God's Almost Chosen People: A Religious History of the American Civil War (review)
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God's Almost Chosen People: A Religious History of the American Civil War. George C. Rable. Chapel Hill, N.C.: University of North Carolina Press, 2010. ISBN 978-0-8078-3426-8, 574 pp., cloth, $35.00.

This splendidly researched, clearly organized, and persuasively argued study of religion and the American Civil War sets a lofty new standard for a topic that, after long neglect, is now receiving its due. George Rable has undertaken the thorough research in archives, contemporary published writings, and prolific Civil War scholarship required for mastering a large and complex subject. The great success of God's Almost Chosen People, however, is not just its breadth of research; it is even more the empathetic treatment of a subject that for many participants was always critical in the outworking of the conflict. When Rable began his research on this book in the late 1990s, the historians who had gone before with serious work included Lewis Vander Velde, James Silver, James Moorhead, Gardiner Shattuck Jr., and very few others. In the last several years this incongruous situation has changed rapidly, with solid books directly on religion in the war from (among others) David Chesebrough, Kent Dollar, James Lehman and Steven Nolt, Randall Miller, Robert Miller, David Rolfs, Sean Scott, Harry Stout, Charles Reagan Wilson, and Steven Woodworth, along with a wealth of other volumes on religious contributions to debates over slavery, the effects of emancipation on African-American churches, religious factors in Reconstruction and southern "redemption," and many other related subjects. Yet even as Rable has taken advantage of this new wave of scholarship, his own effort has exceeded all previous efforts in both research depth and interpretive power.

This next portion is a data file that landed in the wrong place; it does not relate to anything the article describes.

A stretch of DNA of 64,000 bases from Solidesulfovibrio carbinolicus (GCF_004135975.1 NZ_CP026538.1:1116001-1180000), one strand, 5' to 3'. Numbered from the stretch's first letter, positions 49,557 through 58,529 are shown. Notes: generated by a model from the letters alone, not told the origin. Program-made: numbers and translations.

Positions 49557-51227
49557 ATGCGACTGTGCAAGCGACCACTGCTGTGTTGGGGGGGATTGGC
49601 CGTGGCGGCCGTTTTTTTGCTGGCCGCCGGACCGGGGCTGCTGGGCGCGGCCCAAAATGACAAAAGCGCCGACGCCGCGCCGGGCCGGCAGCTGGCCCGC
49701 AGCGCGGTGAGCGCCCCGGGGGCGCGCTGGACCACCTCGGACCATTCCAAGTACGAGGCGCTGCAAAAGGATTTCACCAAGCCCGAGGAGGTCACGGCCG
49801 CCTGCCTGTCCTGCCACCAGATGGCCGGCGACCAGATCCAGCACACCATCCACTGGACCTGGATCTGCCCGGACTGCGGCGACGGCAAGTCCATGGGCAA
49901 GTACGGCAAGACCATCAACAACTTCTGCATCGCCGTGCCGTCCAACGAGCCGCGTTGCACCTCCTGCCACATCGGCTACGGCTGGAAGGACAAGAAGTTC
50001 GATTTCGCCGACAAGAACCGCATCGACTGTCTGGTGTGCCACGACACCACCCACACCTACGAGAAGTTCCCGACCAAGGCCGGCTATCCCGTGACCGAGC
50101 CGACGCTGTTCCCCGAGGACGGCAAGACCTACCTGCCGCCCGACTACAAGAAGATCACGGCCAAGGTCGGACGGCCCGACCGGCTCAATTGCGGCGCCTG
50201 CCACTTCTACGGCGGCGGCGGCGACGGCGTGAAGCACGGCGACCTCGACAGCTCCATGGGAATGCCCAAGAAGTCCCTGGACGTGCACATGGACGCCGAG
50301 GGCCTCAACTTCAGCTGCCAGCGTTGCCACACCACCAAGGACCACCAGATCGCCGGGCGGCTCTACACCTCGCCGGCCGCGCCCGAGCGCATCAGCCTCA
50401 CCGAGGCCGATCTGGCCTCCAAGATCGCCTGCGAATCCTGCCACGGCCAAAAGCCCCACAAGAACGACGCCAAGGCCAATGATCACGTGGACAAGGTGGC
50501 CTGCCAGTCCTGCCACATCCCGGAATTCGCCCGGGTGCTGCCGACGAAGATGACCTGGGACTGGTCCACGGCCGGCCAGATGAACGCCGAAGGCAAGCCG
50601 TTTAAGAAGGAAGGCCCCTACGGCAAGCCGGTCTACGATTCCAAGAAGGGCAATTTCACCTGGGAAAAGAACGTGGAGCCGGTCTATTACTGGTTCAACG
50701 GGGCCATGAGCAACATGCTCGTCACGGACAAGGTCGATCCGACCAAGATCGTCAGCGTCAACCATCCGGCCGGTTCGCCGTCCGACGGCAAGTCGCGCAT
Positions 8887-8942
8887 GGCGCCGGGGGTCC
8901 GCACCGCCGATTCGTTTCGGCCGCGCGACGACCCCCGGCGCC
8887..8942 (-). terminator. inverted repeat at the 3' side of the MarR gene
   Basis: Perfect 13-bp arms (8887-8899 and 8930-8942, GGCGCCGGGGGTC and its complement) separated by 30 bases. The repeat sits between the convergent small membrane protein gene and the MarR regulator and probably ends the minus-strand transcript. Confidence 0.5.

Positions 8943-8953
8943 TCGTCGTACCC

My one very minor criticism of the book, however, concerns a fine secondary [End Page 268] work that Rable overlooks. Missing from his exhaustive bibliography is Michael Hochgeschwender's Wahrheit, Einheit, Ordnung: Die Sklavenfrage und der amerikanische Katholizismus, 1835-1870 (2006), a book that would have helped explain Catholic attitudes toward slavery through attention to Catholics' strategic alliance with the Democratic Party and their antagonism to the Yankee Protestants who championed both abolitionism and anti-Catholic nativism.

Rable's exposition is broadly chronological, beginning in the late 1850s with attitudes in the churches and by self-conscious believers toward the looming sectional crisis, moving through constant efforts to interpret wartime developments with religious categories, and ending in 1865 with strikingly divergent explanations for the providential meaning of the war. In addition, Rable often pauses for short thematic treatments of discrete topics. Thus, he shows that Mormons regarded the war as just retribution for a nation that had squandered its chance to follow the prophet Joseph Smith. He notes that traditional antagonism between Catholics and Protestants occasionally surfaced among the troops and more often in commentary from the religious press. But his full account of hospital care also reveals that the sacrificial service of many nuns measurably softened hereditary anti-Catholic sentiments. Likewise, the faithful work of Catholic chaplains gained the admiration of some Protestants even as it brought sacraments to the hundreds of thousands of Catholics under arms (mostly in Union armies).

The difficult task of chaplains is a prominent subtheme. The North provided earlier and more support for the chaplaincy, but in both armies chaplains could easily lose the respect of troops by avoiding combat, acting hypocritically, or preaching long sermons. Conversely, chaplains who shared the hard lot of troops, who stayed at their posts through thick and thin, and who communicated a simple Christian message of purposeful hope sometimes became greatly esteemed.

Rable offers similar insight for a long list of other subjects: how God appeared in the Confederate Constitution and how the National Reform Association (founded in 1864) sought to amend the federal Constitution to the same end; why Sabbath observance (and non-observance) factored into military considerations; and the degree to which religion shaped the hagiography for Stonewall Jackson, Robert E. Lee, and (after his assassination) Abraham Lincoln. Still there is more: hymn singing among the troops, philanthropy from the U.S. Christian Commission, destruction of southern churches, the profound [End Page 269] but perplexing religion of Abraham Lincoln, and...


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